x=5: Day After the Planet of the Apes. After several years, nuclear winter becomes nuclear summer. Men and apes deal with massive, CGI catastrophes resulting from the weather change. They talk a lot about rising sea levels and changes in weather patterns to try and resonate with Global Warming theory. Global Warming deniers point to the film for years afterward, saying it would take a full-scale nuclear war to make the sea levels rise so much.

x=8: Planet of the Apes Begins. The last remaining humans in New York retreat underground with their doomsday nuke from the second movie. Film has tons of masturbatory hints about how this will make them telepathic.

x=13: Erection of the Planet of the Apes. A pornographic film. Beaten underground with their last nuke, humans try to breed an army to overtake the apes above in a few generations with sheer numbers. There’s a lot of love-making, but not a lot of love. It’s a reflection on the kind of world we’ve made.

x=20: Ennui of the Planet of the Apes. Caesar — or whoever is in charge at the time — has a lazy, listless day about the house, silently contemplating the meaning of life.

x=40: Birth of the Planet of the Apes. This film chronicles how the Lawgiver’s parents met. They probably hate each other at first, but then grow to love each other by the film’s end, but their love is forbidden by their parents who are from rivaling clans. Over the next several films, the duo fight for the right to love!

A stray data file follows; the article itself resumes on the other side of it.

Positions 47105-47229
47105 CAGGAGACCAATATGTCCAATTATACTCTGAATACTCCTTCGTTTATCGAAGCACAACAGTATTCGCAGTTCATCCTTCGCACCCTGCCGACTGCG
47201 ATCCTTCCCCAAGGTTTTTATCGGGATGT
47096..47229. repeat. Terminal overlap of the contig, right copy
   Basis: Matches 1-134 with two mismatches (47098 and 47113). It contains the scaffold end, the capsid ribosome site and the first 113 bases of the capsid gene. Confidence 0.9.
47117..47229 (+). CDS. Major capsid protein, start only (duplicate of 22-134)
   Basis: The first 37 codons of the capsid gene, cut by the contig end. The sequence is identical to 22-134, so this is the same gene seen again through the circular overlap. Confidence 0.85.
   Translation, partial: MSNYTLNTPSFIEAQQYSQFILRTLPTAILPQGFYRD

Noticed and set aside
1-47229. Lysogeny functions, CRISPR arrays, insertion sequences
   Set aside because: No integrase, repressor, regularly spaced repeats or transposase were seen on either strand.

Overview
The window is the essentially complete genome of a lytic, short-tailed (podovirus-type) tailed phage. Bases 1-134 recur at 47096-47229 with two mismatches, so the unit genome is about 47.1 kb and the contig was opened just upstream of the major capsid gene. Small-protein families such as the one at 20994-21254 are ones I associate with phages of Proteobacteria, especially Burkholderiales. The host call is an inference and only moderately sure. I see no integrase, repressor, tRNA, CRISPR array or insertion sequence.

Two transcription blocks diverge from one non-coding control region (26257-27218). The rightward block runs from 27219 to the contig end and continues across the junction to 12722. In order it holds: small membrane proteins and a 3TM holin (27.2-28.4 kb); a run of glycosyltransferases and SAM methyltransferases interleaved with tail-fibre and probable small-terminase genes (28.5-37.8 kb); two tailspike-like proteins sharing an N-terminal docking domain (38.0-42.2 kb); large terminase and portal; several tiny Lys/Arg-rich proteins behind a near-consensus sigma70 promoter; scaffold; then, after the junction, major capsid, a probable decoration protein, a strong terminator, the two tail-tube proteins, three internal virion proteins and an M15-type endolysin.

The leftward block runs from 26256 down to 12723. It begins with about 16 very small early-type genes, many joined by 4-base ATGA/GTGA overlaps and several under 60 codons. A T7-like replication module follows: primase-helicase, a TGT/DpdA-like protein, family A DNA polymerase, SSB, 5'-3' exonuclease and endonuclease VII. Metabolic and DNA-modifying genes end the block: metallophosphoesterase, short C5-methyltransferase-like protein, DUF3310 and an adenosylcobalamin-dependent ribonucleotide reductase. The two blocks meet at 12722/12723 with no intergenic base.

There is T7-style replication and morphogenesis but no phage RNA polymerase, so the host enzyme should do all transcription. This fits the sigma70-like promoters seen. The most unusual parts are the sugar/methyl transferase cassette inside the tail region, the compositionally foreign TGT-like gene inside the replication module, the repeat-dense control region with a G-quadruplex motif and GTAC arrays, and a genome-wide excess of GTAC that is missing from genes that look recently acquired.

x=84: First Draft of the Planet of the Apes. The Lawgiver writes the sacred scrolls, and then casts some sort of magic spell to make the apes lose their memory of human society. Most of this portion of the film series is just watching the Lawgiver scribble things down.

x=121: Day One of the Planet of the Apes. After a dramatic trilogy about the trial of interpretation of the Lawgiver’s scrolls, apes decide to treat humans like humans treat animals in a way that would be wonderfully metaphorical if it were a movie made in the late ’60s/early ’70s. It becomes a madhouse. A MADHOUSE!!!

x=394: Construction of the Planet of the Apes. The apes have a civil war over whether or not they should build actual buildings, or the weird clay huts seen in the original film. The wrong side wins.

DotPotA poster

Poster courtesy 20th Century Fox

x=894: Another Birth of the Planet of the Apes. Nova’s parents go on a desperate  mission to save their newborn child, who is born dramatically in the film’s climax like in Breaking Dawn. The next few films explore Nova’s upbringing and why she is the way she is — hot, dumb and mute. Just how we liked our women in the late ’60s/early ’70s.

x=1,963: Resurrection of the Planet of the Apes. Humans have finally learned how to bring back the dead, though it is ludicrously expensive. Charlton Heston is resurrected to do a thoughtful piece on how Taylor came to hate humanity so much. The film still turns a profit. Heston takes on a Stan Lee-like role, having a cameo in almost all subsequent films.

x=2,857: Opening of the Planet of the Apes. Two hours of chaotic footage from the start of the Planet of the Apes with the ship crashing. Except two whole hours of it.